And we know that God causes everything to work together for the good of those who love God and are called according to his purpose for them. [Romans 8:28 (NLT)]
When troubles of any kind come your way, consider it an opportunity for great joy. For you know that when your faith is tested, your endurance has a chance to grow. [James 1:3b-3 (NLT)]
“He will deliver us from our troubles or carry us through them. Either way, we will be free of them eventually.” How easily these words can be uttered until, of course, those troubles apply to us. Had Job’s friends been Christian and said those words, I don’t think they would have been any more comforting than what was said. While true, they won’t bring back the amputated limb or cancerous breast, pay the staggering medical bills, tuck the motherless child in bed at night, change the diagnosis of Parkinson’s or schizophrenia, or bring back an abused child’s innocence. While true, those words can’t wipe the tears of a mother holding her stillborn baby, the husband watching his wife vanish into dementia, or the man whose body is in mutiny because of ALS.
The valleys I have traversed have been neither as deep nor as dark as those others are traveling. I’ve never climbed mountains as steep as the mountains they face daily. The storms that battered my soul pale in comparison to the tempests others endure. They grow weary from carrying burdens heavier that I can imagine. It’s not just the victims of life’s afflictions and misfortune that bear a burden. Everyone who loves and cares for them becomes part of their arduous journey; they shoulder heavy loads, as well. I cannot fathom the emotional and physical weight they carry nor the exhaustion they must experience on a daily basis.
I know enough not to say, “I know what you’re going through,” because I truly don’t. Even with the same diagnosis, no two people share the same circumstances. Reminding someone that God works all things for good or that we grow through suffering may be of little comfort to those who are in anguish and pain. Suffering isn’t a riddle that needs to be solved and it won’t end once we know what it is God is teaching us or what good will come from it. No matter how well meant our words may be, they can sound trite and hollow.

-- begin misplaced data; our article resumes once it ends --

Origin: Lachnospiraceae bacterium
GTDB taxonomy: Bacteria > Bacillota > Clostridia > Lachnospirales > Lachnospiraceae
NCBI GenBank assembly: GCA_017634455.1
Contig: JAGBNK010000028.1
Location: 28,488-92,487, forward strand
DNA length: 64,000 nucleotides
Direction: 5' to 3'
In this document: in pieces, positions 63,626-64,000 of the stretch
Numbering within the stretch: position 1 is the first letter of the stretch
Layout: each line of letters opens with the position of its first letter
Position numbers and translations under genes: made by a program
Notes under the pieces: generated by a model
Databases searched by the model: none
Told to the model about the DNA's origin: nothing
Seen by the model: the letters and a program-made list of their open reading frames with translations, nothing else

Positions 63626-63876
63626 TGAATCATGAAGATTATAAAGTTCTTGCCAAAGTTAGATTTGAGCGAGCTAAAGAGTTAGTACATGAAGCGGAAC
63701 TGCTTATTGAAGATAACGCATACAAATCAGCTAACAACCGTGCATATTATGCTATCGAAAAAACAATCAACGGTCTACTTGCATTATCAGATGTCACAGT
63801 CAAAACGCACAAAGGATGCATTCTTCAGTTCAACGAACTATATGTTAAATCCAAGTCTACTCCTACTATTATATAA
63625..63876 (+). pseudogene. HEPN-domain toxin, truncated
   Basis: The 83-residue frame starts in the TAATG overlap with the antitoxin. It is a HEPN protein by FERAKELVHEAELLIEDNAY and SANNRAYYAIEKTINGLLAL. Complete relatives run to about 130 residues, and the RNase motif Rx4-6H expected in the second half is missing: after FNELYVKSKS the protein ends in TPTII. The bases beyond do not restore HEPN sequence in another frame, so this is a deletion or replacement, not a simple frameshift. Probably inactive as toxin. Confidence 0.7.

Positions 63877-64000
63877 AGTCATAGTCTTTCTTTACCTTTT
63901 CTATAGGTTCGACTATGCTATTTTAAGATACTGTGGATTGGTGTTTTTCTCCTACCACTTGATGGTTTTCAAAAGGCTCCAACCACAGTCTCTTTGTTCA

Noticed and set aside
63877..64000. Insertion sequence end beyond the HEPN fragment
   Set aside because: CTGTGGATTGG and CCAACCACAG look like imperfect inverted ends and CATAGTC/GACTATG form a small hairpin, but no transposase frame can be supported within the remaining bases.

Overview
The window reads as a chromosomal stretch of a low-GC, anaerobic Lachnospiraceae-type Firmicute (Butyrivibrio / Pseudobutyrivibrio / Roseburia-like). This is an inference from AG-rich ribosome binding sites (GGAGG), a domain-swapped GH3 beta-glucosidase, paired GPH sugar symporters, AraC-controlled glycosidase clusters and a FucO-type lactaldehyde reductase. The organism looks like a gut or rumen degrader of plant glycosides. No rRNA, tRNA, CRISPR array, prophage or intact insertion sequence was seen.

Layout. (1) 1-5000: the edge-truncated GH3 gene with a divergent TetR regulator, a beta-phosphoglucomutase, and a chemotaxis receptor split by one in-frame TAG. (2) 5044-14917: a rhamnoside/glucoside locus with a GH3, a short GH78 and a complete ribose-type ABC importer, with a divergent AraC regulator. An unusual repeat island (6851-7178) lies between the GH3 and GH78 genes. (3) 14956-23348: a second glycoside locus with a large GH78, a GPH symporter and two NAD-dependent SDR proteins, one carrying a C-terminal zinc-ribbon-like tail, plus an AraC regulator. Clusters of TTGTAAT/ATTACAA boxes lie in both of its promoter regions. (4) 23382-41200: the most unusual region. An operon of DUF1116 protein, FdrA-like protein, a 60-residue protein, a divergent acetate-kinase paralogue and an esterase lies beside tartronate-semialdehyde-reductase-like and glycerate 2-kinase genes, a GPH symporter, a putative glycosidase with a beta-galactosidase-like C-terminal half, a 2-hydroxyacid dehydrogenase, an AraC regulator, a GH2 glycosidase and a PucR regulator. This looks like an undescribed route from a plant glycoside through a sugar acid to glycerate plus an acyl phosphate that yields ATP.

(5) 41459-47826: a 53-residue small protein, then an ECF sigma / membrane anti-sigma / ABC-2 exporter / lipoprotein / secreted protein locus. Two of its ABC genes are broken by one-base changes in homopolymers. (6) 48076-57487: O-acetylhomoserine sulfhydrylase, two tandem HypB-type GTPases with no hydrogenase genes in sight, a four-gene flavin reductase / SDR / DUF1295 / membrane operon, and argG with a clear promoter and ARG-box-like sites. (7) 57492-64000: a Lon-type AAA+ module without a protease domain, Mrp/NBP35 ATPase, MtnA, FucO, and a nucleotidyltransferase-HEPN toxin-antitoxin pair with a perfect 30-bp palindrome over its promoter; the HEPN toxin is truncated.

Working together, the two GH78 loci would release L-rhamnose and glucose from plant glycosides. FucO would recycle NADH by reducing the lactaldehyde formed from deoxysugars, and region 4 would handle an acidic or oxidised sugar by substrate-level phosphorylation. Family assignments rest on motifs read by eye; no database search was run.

The kindest thing Job’s friends did was sit quietly with him for seven days; perhaps, we should follow their example. Rather than words, we can offer love: our presence, support, sympathy, compassion, patience, encouragement, ears, or even food. Rather than telling people to rejoice in all circumstances, we could find ways to bring joy into their lives. Most of all, we can offer our faithful and heartfelt prayers.
Lord, we offer prayers for the ill and infirm, the troubled, weak and helpless and for those brave souls who love, comfort and care for them. Reassure them of your loving presence. Endow them with courage and faith as they pass through dark valleys, scale steep mountains, and endure powerful squalls. Strengthen them and give them hope. Give us wisdom and show us how to lighten their burdens, lift their spirits, relieve their pain, and ease their fears. Let us know when to remain silent and what to say when we should speak.
When we honestly ask ourselves which person in our lives means the most to us, we often find that it is those who, instead of giving advice, solutions, or cures, have chosen rather to share our pain and touch our wounds with a warm and tender hand. The friend who can be silent with us in a moment of despair or confusion, who can stay with us in an hour of grief and bereavement, who can tolerate not knowing, not curing, not healing and face with us the reality of our powerlessness, that is a friend who cares. [Henri Nouwen]